When she graduated from university, my mother took on a teaching job that took her to different parts of the world every year, from Prague to Belize to Egypt, all on her own with her family left behind. Growing up in a society where it’s completely normally to live with your family till you marry, my mother’s spontaneous adventures through Europe (driving to Greece with a friend in a beaten up car) or her Greyhound journey from the Grand Canyon to New York City with only $40 in her pocket is an adventure that most Egyptians will only dream of or watch in a Julia Roberts movie.

With parents like these, you’d expect me to be a tobacco-chewing, sailor-swearing hippy traveler, and yet I literally hide from confrontations and when I travel, I have an itinerary, budget and every meal, sight and expedition planned down to a T; so that absolutely nothing can go wrong. I am, as one friend called it, ‘an obsessively neat traveler.’

But now that I think about, maybe risks can be taken in different ways. Maybe I’ve never done anything reckless, crazy or highly adventurous before; but I do have courage (surviving breakup, moving across the world, independent woman of substance, blablabla.)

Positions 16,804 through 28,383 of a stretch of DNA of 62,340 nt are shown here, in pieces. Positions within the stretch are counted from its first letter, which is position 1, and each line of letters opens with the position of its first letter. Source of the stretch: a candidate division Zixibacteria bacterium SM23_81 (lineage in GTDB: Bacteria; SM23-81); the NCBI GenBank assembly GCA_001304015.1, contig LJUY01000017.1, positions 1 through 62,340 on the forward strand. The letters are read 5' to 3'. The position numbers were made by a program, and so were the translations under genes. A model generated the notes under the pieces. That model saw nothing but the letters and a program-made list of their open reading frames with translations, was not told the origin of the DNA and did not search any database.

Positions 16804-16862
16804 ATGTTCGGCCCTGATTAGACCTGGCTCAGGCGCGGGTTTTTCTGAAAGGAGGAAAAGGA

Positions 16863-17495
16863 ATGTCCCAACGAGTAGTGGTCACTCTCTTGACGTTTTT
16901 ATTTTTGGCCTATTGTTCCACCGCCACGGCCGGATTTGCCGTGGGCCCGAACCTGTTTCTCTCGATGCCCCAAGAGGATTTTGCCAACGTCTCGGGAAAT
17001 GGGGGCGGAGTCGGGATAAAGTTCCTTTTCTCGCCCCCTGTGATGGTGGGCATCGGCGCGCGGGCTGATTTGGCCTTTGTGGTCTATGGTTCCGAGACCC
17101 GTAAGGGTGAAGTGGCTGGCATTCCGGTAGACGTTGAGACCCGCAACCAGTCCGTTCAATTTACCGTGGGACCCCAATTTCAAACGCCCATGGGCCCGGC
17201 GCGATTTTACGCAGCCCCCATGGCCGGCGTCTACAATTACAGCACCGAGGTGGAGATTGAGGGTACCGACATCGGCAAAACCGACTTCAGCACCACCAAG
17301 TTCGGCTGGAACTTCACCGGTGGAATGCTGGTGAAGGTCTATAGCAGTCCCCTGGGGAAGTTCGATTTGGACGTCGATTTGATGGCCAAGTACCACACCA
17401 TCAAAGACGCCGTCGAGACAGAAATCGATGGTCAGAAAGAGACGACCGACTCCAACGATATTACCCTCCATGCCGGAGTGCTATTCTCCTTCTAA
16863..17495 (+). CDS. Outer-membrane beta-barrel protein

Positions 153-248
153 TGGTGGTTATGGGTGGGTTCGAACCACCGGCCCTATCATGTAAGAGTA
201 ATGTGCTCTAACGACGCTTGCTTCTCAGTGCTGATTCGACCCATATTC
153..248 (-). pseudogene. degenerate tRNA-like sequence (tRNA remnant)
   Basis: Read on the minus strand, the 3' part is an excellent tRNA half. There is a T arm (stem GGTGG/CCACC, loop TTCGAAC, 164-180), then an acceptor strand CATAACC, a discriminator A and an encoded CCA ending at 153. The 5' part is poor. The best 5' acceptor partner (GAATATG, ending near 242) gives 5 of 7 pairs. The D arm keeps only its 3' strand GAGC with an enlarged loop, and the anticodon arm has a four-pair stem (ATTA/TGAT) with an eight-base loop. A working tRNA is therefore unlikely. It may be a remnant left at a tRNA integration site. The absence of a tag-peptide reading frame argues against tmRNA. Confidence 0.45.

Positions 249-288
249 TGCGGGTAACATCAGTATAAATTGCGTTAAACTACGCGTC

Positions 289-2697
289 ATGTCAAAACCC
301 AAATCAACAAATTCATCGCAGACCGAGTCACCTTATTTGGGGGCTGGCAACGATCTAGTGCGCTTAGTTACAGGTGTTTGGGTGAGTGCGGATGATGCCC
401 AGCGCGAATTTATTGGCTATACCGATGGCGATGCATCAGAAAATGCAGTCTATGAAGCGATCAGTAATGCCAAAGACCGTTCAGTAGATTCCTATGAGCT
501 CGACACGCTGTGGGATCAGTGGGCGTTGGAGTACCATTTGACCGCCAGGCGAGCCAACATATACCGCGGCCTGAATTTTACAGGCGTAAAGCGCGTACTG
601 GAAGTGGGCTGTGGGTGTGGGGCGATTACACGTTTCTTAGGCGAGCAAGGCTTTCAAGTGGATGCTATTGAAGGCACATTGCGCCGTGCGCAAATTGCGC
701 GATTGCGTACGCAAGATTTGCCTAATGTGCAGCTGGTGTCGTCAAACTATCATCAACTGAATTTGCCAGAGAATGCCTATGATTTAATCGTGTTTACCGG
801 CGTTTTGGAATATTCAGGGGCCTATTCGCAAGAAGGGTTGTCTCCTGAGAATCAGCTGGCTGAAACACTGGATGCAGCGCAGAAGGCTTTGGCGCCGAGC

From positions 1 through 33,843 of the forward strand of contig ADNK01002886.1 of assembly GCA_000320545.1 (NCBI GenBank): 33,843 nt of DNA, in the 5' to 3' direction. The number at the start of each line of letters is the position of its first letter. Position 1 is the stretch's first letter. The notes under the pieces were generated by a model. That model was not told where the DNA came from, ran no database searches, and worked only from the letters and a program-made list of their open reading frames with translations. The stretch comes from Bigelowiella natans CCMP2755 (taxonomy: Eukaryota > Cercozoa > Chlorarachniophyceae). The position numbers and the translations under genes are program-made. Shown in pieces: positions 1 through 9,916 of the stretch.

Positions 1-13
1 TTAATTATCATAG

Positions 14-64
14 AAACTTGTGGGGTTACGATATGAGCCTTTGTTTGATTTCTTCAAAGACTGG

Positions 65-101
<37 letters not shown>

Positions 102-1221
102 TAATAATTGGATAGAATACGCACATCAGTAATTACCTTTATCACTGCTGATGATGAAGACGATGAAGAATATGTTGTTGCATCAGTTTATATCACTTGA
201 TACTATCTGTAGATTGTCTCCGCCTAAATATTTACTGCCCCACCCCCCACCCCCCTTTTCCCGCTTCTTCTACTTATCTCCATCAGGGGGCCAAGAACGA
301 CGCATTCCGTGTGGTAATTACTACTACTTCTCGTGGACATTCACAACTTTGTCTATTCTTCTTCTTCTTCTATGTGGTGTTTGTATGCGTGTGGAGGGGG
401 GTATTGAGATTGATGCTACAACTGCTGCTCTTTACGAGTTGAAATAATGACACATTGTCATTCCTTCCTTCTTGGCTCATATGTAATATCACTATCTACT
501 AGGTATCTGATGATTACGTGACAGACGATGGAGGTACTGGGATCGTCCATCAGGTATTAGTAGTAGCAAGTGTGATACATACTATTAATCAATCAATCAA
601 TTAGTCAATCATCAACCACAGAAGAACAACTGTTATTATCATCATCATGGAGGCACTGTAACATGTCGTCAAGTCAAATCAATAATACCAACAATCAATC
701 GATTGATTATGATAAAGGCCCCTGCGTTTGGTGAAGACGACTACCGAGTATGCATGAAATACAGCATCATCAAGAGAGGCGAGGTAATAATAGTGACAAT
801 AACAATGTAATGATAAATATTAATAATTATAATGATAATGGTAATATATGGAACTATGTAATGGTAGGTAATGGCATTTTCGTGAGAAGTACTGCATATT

So now, I’m about to embark on a little adventure of my own. A trip to Barcelona and Paris, alone, unplanned, unmapped. Buy a camera, take photos, taste their tapas and cavas by the beach. Sit in La Segrada Familia in silence and sunbathe in the Gaudi Park. Finally make it to Paris; a dream I’ve had ever since I was twelve and watched An American in Paris. Tie a scarf around my neck like Syd Cherisse and sip café au lait by the Rive Gauche. Flirt and cuss in four languages. See the Tour Eiffel at night and walk through Montmartre.

It may be your average vacation, and you may have already been and done that several times before. But to be out of my comfort zone, without my friends, family, maps and itineraries to depend on, takes a lot of guts on my behalf. Perhaps adventures don’t happen to you if you sit around and wait all day. You make your adventures; and I am making mine.